In recent years, big data technology has revolutionised many domains, including the retail, healthcare and transportation sectors. However, the use of big data technology for policing has so far been limited, particularly in the UK.

This is despite the police collecting a vast amount of digital data on a daily basis and ther is a lack of research exploring the potential uses of big data analytics for UK policing.

Primary research in the form of interviews with 25 serving police officers and staff, as well as experts from the technology sector and academia, has provided new insights into the limitations of the police’s current use of data and the police’s priorities for expanding these capabilities.

The research has identified a number of fundamental limitations in the police’s current use of data. In particular the fragmentation of databases and software applications is a significant impediment to the efficiency of police forces, as police data is managed across multiple separate systems that are not mutually compatible.

Moreover, in the majority of cases, the analysis of digital data is almost entirely manual, despite software being available to automate much of this process.

In addition, police forces do not have access to advanced analytical tools to trawl and analyse unstructured data, such as images and video, and for this reason are unable to take full advantage of the UK’s wide-reaching surveillance capabilities.

Among the numerous ways in which big data technology could be applied to UK policing, four are identified as key priorities.

  • First, predictive crime mapping could be used to identify areas where crime is most likely to occur, allowing limited resources to be targeted most efficiently.
  • Second, predictive analytics could also be used to identify the risks associated with particular individuals. This includes identifying individuals who are at increased risk of reoffending, as well as those at risk of going missing or becoming the victims of crime.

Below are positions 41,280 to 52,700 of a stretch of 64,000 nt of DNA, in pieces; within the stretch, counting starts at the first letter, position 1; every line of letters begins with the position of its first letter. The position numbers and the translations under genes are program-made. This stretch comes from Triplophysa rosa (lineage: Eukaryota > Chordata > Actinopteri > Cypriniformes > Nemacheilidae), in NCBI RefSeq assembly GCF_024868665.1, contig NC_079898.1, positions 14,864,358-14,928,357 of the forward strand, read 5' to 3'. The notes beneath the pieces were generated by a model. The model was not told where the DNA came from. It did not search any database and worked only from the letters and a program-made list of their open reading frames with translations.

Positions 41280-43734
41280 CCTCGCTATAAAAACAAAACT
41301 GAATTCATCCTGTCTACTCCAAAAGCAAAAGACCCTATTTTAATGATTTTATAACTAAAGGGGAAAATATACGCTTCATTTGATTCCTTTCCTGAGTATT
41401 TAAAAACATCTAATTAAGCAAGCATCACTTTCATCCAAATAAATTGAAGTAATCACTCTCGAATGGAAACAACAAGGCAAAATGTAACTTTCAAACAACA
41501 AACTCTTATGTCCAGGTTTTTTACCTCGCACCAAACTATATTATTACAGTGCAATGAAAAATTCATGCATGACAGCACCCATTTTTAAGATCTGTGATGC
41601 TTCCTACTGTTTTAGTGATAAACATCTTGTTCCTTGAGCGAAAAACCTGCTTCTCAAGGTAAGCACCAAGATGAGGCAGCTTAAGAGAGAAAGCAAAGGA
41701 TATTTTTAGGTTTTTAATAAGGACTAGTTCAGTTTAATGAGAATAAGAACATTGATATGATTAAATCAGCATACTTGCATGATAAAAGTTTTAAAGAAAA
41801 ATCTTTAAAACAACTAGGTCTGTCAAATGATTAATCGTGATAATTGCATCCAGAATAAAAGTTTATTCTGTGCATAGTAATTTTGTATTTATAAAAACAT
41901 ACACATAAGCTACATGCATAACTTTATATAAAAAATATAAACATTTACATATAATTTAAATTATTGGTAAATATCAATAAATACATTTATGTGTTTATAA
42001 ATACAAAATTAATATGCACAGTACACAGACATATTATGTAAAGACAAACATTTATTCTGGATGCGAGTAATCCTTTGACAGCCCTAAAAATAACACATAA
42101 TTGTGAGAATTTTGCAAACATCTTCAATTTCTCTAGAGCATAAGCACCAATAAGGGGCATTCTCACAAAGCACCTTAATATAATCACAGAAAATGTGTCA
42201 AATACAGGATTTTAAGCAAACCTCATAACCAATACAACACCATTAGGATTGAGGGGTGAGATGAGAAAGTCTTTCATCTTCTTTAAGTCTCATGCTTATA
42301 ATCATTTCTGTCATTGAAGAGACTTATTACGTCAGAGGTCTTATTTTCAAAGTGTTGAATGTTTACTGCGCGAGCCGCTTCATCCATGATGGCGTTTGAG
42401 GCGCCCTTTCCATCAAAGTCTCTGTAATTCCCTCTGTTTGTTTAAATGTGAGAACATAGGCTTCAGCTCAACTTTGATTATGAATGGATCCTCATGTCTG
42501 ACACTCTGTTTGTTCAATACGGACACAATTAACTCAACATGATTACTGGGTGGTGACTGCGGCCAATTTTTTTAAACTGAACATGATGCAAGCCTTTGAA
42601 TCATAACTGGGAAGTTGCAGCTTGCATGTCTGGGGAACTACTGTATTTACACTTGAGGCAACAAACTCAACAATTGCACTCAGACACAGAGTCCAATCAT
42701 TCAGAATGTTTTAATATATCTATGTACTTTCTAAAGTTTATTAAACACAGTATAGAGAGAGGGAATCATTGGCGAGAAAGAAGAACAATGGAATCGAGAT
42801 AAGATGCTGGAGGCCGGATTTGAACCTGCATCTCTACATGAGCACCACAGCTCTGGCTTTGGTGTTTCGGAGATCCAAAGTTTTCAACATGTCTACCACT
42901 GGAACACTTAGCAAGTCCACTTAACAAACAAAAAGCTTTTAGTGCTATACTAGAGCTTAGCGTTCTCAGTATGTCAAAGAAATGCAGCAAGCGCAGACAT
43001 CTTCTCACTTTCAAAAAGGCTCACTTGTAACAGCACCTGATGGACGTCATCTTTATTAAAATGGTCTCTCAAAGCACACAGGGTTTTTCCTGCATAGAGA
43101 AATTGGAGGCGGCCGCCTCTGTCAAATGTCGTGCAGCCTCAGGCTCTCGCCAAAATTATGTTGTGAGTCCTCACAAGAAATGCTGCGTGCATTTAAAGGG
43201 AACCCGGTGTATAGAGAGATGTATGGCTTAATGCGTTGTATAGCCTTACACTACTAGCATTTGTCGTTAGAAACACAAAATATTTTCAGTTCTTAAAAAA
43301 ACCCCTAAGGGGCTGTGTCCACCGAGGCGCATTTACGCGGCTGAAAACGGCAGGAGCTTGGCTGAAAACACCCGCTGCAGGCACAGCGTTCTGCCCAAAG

• Third, advanced analytics could enable the police to harness the full potential of data collected through visual surveillance, such as CCTV images and automatic number plate recognition (ANPR) data.
  • Fourth, big data technology could be applied to open-source data, such as that collected from social media, to gain a richer understanding of specific crime problems, which would ultimately inform the development of preventive policing strategies.

There are at present a number of practical and organisational barriers to implementing these technologies.

Most significantly, the lack of coordinated development of technology across UK policing is highly problematic for big data, which relies on effective nationwide data sharing and collaboration.

Financial cuts in recent years have also severely hindered technological development, as the majority of police IT budgets is spent supporting existing legacy systems, with little funding available to invest in new technology. Finally, there are significant legal and ethical constraints governing the police’s use of data, although these are not a main focus of this report.

These barriers are by no means insurmountable, and it is expected that, in the coming years, advances in the police’s use of technology will enable the successful development of big data policing tools.

It is imperative that such development is informed according to specifically identified requirements and priorities, and this report identifies several areas of particular interest that warrant further investigation.

Despite the budget cuts of the kind imposed since 2010, it is crucial to invest in new technology, as the costs of the initial investment will be more than recuperated by the efficiency savings made in the long term.

Source: Cyber Security Intelligence